Wade Roush reports:
[WePay] has realized that its secret weapon—the thing it can do better than PayPal or any other online payment provider—is its ability to sign up new merchants quickly, without lots of paperwork or time-consuming background checks.
In fact, its onboarding process is so fast that other Web businesses that need to help their users process money—such as Fundable, a Kickstarter-like crowdfunding site for startups—are signing up by the dozens to use WePay as their payment infrastructure.
According to Clerico and Aberman, the startup is able to offer these quick sign-ups because it has figured out a fast and reliable way to evaluate whether new customers pose a fraud risk. Rather than running slow and expensive credit checks and other inquiries, it simply looks at applicants’ social networking profiles on Facebook, Twitter, LinkedIn, and other sites. Says Aberman: “The benefit of digging into Facebook and Twitter is that when a new user signs up, they don’t have any transaction history on WePay. But they do have a history on other networks. We can see goodness or guilt by association.”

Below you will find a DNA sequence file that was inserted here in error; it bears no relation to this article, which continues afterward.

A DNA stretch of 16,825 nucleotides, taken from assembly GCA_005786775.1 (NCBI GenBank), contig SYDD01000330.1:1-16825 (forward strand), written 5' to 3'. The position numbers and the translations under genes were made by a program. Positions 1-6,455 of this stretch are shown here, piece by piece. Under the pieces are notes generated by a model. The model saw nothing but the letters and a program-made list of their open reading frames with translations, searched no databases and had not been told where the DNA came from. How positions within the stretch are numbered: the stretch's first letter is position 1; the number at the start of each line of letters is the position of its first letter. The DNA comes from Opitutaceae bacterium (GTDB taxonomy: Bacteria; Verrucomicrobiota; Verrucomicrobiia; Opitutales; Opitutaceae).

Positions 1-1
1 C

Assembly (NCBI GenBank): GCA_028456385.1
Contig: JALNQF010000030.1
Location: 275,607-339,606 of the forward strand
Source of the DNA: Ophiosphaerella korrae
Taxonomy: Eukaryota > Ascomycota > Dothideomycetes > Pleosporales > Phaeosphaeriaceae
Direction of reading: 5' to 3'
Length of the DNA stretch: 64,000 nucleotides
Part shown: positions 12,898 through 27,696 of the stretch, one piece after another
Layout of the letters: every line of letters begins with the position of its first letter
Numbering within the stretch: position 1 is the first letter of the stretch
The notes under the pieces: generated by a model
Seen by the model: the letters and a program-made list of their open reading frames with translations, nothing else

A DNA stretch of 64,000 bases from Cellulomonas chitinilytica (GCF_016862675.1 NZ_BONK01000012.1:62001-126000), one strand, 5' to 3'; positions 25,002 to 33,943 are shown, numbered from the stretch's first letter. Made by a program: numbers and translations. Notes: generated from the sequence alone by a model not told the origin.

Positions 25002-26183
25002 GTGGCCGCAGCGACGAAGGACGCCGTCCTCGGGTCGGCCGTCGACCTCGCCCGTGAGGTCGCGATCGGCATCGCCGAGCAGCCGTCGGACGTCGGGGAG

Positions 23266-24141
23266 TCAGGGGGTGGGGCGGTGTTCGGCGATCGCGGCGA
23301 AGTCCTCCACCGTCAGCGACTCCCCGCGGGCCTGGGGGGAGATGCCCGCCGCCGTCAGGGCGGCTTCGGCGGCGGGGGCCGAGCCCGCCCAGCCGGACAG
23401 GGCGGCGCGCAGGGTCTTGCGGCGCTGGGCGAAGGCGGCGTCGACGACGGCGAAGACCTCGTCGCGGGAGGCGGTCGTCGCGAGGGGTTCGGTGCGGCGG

That means WePay can make a quick decision about whether a new applicant might be a fraudster. Assuming they’re not, it can enable them to receive money as soon as the day after they sign up.